The Alignment Game and the Longest Common Subsequence Problem

Course video 3 of 20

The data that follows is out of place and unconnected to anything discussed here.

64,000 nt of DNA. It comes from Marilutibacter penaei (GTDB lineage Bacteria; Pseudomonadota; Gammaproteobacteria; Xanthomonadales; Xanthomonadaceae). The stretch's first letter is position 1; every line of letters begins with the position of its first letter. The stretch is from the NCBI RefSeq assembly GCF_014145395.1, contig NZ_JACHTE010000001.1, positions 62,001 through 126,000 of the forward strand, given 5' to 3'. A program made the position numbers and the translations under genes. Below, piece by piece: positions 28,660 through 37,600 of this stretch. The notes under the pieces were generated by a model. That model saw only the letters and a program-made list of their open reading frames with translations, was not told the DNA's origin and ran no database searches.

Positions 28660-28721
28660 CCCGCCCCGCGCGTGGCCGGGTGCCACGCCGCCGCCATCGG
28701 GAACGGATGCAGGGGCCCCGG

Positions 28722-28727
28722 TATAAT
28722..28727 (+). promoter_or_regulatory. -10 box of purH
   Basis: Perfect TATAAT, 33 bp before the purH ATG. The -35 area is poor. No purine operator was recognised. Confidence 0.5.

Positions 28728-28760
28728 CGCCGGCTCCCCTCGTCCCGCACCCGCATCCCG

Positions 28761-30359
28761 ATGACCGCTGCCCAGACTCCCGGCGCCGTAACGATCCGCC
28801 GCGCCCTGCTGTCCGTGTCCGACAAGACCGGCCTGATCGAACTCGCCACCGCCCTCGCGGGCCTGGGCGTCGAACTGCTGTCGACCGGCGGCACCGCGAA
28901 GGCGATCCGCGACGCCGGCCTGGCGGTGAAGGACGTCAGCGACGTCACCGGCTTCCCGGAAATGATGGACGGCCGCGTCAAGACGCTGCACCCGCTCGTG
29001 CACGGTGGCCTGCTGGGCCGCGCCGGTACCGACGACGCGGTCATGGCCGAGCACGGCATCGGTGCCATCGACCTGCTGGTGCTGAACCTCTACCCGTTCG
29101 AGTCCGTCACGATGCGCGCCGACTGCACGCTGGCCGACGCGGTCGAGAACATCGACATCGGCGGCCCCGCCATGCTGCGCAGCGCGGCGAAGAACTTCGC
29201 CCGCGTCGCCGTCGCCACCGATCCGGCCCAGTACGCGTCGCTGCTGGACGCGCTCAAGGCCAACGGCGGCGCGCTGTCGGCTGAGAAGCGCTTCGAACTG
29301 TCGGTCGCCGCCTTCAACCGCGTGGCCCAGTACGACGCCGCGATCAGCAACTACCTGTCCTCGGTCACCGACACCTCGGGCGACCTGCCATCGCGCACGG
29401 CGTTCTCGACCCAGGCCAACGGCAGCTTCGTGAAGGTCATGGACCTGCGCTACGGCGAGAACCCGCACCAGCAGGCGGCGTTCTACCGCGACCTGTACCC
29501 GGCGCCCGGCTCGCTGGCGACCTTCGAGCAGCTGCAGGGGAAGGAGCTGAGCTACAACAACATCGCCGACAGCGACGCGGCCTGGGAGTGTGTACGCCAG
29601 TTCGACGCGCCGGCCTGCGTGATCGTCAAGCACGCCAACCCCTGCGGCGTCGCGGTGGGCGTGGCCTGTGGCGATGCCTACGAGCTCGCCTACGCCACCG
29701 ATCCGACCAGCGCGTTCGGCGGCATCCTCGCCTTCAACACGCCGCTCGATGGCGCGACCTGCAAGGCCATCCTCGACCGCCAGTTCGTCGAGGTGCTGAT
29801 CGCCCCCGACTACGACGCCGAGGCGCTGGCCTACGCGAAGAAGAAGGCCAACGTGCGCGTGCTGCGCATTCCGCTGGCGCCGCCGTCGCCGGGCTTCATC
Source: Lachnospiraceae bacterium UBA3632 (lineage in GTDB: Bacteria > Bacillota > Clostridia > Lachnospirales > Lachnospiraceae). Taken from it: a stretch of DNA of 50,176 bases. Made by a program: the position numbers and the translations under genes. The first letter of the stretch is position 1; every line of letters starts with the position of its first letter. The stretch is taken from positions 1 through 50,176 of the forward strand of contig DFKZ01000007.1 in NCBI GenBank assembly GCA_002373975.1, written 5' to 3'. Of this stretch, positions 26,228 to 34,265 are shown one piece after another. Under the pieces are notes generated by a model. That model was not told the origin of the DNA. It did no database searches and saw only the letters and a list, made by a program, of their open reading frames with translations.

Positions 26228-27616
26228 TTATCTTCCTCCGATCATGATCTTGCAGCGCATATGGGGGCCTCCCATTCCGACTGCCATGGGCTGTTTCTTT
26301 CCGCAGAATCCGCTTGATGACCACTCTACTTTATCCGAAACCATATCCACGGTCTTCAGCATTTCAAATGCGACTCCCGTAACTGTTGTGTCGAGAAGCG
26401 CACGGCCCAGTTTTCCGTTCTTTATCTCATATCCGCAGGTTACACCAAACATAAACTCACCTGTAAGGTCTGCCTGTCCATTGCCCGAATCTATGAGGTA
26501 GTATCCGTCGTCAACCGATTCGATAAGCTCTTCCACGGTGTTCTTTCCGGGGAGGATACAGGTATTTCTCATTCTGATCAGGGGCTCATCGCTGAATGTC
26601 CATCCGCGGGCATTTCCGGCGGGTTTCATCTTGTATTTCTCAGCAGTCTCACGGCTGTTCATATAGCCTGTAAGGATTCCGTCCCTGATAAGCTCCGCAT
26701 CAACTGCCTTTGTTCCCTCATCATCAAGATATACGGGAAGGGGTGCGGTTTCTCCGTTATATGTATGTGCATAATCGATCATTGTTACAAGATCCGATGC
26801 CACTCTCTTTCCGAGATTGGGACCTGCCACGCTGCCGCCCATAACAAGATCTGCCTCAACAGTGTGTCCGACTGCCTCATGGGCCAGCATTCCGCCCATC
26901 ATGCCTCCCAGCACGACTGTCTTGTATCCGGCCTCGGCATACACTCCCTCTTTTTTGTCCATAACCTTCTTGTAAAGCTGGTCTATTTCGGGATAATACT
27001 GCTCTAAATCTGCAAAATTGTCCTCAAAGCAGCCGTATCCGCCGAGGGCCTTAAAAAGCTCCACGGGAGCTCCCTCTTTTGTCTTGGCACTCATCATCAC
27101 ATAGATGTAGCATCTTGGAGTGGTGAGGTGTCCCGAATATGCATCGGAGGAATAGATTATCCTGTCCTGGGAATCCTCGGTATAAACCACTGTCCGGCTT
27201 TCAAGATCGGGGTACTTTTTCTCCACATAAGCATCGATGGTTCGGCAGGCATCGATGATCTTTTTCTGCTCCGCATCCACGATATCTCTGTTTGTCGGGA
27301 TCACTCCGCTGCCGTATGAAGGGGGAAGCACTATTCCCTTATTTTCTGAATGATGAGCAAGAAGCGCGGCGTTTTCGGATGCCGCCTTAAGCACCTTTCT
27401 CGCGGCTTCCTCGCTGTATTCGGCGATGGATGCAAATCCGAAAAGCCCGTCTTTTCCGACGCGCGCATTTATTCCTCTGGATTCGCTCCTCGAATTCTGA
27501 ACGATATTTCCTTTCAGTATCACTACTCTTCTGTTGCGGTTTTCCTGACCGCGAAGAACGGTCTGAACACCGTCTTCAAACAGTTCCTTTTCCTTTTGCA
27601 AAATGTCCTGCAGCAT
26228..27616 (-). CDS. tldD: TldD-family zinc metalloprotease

<p>Welcome to class!</p><p>If you joined us in the previous course in this Specialization, then you became an expert at <em>assembling</em> genomes and sequencing antibiotics. The next natural question to ask is how to compare DNA and amino acid sequences. This question will motivate this week's discussion of <strong>sequence alignment</strong>, which is the first of two questions that we will ask in this class (the algorithmic methods used to answer them are shown in parentheses):</p><ol><li>How Do We Compare DNA Sequences? (<em>Dynamic Programming</em>)</li><li>Are There Fragile Regions in the Human Genome? (<em>Combinatorial Algorithms</em>)</li></ol><p>As in previous courses, each of these two chapters is accompanied by a Bioinformatics Cartoon created by talented artist Randall Christopher and serving as a chapter header in the Specialization's bestselling <a href="http://bioinformaticsalgorithms.com" target="_blank">print companion</a>. You can find the first chapter's cartoon at the bottom of this message. Why have taxis suddenly become free of charge in Manhattan? Where did Pavel get so much spare change? And how should you get dressed in the morning so that you aren't late to your job as a crime-stopping superhero? Answers to these questions, and many more, in this week's installment of the course.</p><p><img src="http://bioinformaticsalgorithms.com/images/cover/alignment_cropped.jpg" width="528"></p>

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